"Stellar Distributions in Dark Matter Halos: Looking Over the Edge" is an accepted Spitzer Science proposal that will investigate the outer structures of a large sample of nearby galaxies. Large IRAC 3.6 and 4.5 um maps of 92 galaxies will be taken at unprecedented depth in order to understand how outer and inner structures of galaxies interact. This website will provide details of the data processing for the IRAC imagery.
The Sample Summary Table
Surface Brightness Profiles
Tarball (Everything, last updated Dec. 20 2013)
Also available at arapaho:/arapaho4/shawns/EDGES/final/dec2013_release/
Surface Brightness Images
Astronomical Observation Requests (AORs) inform the Spitzer science staff when and where to point the telescope. We must be careful in making these in order to avoid bright stars and lineup edge-on galaxies so we can make the best use of the telescope's time. Below are links to two tables containing pointing maps for all the galaxies in our sample. (warning: the table with images may take a long time to load)
Table with ImagesTable without Images
Bright stars in our AORs can saturate and ruin an image. Also, IRAC has the nasty habit of leaving ghost images after viewing a very bright star so these stars should be avoided if possible. To determine if a star will be a problem we look at the star's K-band magnitude from the 2MASS catalog. Suspect stars are found by examining the AORs and comparing them to known problem stars. Also, from the LVL survey we have images of a K_m=7 mag (UGC07916) star and a K_m=7.6 mag (CGCG217018) star. LVL had a much shorter exposure time than EDGES so stars of this magnitude or brighter will be a problem. Also, from our pilot survey UGC1281 has a 6th and 4th magnitude star. The effect of these stars on the irac1 map is shown below.
In the EDGES sample, we know that there is a 6.1 mag star in the NGC4460 field and a 6.9 mag star in the NGC4203 field. Any star inside an AOR that looks brighter than those two stars could be a problem. Below is a table summarizing stars that have been found so far in the AORs.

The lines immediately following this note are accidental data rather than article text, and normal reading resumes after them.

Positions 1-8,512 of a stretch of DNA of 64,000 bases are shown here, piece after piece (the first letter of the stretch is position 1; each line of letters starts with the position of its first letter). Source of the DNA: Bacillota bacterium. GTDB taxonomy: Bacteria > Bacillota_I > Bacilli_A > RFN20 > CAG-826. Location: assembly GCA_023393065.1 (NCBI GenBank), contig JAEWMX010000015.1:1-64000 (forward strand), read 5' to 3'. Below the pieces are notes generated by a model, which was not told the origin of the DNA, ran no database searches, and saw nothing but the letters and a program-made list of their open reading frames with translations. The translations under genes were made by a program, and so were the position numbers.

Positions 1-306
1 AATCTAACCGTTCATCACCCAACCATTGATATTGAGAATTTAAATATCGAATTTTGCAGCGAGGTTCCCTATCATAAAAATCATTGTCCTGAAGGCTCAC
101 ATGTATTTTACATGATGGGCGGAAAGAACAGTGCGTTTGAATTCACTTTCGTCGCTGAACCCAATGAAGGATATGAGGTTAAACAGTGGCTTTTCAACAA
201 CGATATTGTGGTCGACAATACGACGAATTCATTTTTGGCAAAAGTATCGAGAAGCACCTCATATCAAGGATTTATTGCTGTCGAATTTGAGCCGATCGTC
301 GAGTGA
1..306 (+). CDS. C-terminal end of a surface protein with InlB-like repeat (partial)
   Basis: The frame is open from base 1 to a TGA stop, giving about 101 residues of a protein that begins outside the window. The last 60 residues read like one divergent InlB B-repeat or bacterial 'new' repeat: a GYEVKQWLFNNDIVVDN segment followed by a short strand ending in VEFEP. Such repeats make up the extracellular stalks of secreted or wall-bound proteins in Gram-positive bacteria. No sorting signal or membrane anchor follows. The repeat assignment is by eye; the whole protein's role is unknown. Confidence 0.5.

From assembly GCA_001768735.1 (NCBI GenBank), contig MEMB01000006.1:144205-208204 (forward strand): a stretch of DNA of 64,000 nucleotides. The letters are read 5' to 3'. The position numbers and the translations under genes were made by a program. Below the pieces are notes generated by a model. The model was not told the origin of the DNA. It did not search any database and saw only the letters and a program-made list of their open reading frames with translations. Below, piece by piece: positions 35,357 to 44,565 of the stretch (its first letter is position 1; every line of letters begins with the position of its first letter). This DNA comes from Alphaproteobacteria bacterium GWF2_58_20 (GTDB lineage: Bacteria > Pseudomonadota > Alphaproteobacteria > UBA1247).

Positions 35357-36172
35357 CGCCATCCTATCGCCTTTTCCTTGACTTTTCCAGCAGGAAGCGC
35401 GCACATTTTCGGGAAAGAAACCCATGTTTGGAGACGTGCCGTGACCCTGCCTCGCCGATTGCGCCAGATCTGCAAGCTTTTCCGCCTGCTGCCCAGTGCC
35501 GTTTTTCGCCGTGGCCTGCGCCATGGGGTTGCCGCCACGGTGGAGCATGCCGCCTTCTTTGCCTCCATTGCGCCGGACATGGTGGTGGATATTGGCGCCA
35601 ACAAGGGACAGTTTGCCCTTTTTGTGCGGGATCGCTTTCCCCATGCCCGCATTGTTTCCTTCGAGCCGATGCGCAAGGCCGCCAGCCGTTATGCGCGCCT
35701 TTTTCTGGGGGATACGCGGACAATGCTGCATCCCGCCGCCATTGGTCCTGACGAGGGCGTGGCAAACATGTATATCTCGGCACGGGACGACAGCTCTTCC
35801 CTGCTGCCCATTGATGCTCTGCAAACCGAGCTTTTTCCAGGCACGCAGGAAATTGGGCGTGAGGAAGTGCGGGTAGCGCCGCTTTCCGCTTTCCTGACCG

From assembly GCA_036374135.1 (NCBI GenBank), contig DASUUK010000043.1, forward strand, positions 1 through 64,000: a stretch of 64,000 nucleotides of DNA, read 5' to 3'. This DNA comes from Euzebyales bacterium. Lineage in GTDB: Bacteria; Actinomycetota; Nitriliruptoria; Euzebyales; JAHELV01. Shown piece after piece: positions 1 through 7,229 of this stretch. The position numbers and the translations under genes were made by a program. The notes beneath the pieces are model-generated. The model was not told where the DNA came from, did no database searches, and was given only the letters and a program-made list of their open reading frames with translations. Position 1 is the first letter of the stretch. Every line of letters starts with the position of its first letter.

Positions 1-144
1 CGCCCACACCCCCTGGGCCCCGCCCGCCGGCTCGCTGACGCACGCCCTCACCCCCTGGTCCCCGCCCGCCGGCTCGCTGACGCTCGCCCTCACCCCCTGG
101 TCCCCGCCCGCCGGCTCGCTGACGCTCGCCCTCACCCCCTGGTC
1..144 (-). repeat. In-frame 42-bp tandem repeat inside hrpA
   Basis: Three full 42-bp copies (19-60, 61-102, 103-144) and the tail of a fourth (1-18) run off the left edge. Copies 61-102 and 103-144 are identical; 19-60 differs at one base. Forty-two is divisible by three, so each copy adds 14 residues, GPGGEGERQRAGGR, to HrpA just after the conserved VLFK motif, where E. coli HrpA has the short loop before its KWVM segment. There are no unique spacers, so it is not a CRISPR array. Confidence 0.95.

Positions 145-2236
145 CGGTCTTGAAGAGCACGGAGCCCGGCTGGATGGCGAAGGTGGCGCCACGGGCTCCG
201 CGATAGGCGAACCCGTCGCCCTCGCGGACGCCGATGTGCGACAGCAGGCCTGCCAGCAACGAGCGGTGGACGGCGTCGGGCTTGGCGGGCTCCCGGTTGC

|Galaxy||K_m (mag)||Distance (arcmin)||Cliff's Criterion||The Solution|
|NGC3507_01||6.69900||10.2934||Offset NoTiming IRAC1 IRAC2|
|NGC3726||6.83500||14.7452||Offset ExistingTiming IRAC1 IRAC2|
|NGC3893||3.85400||12.6747||Offset Timing IRAC1 IRAC2 MODIRAC1 MODIRAC2|
|UGC06112||5.81800||9.08095||FLAGGED!||Offset Timing IRAC1 IRAC2|
|NGC3917||6.46400||18.1011||Offset ExistingTiming IRAC1 IRAC2|
|NGC3922||6.90200||11.6625||Offset Timing IRAC1 IRAC2|
|NGC3938||6.84400||10.1343||Offset ExistingTiming IRAC1 IRAC2|
|UGC06917||6.63800||11.8048||Offset NoTiming IRAC1 IRAC2|
|UGC06983||3.62300||17.3295||NoOffset NoTiming N/A N/A|
|NGC4051||6.05200||16.6320||NoOffset NoTiming BetweenStars N/A|
|NGC4085_4088||6.30100||13.3117||Offset Timing IRAC1 IRAC2 GiveUpOnN4085?|
|UGC07089_7094_NGC4111||6.05700||13.9070||Two stars are right next to two of the galaxies...|
|NGC4096||6.67100||14.3587||Offset ExistingTiming IRAC1 IRAC2|
|NGC4143||6.90800||5.86466||FLAGGED!||Offset Timing IRAC1 IRAC2|
|NGC4151||4.14500||9.86687||FLAGGED!||Offset NoTiming IRAC1 IRAC2|
|UGC07577_7608||5.67100||25.0088||On the edge suggest delete TIMING2|
|NGC4460||6.49500||11.0601||Offset Timing IRAC1 IRAC2|
|NGC4861||5.35000||16.6892||NoOffset Timing IRAC1 IRAC2|
|NGC5523||6.79900||9.60591||FLAGGED!||Offset ExistingTiming IRAC1 IRAC2|
NOTE:'Cliff's Criterion' is a rule of thumb Cliff Johnson made for LVL. Any star with distance < 10' and k_mag < 7 or distance < 12' and k_mag < 6 is flagged for investigation (Cliff used 6.5 and 5 k_mag respectively but we have longer exposure times so I modified it slightly).
The UGC07089_7094_NGC4111 field looks like it may not be centered. That is because it is hard to see the third galaxy in the lower part of the image.
UGC08839 looks too dim for its coverage, but that is only because it is dim in the DSS image used to generate the AOR field.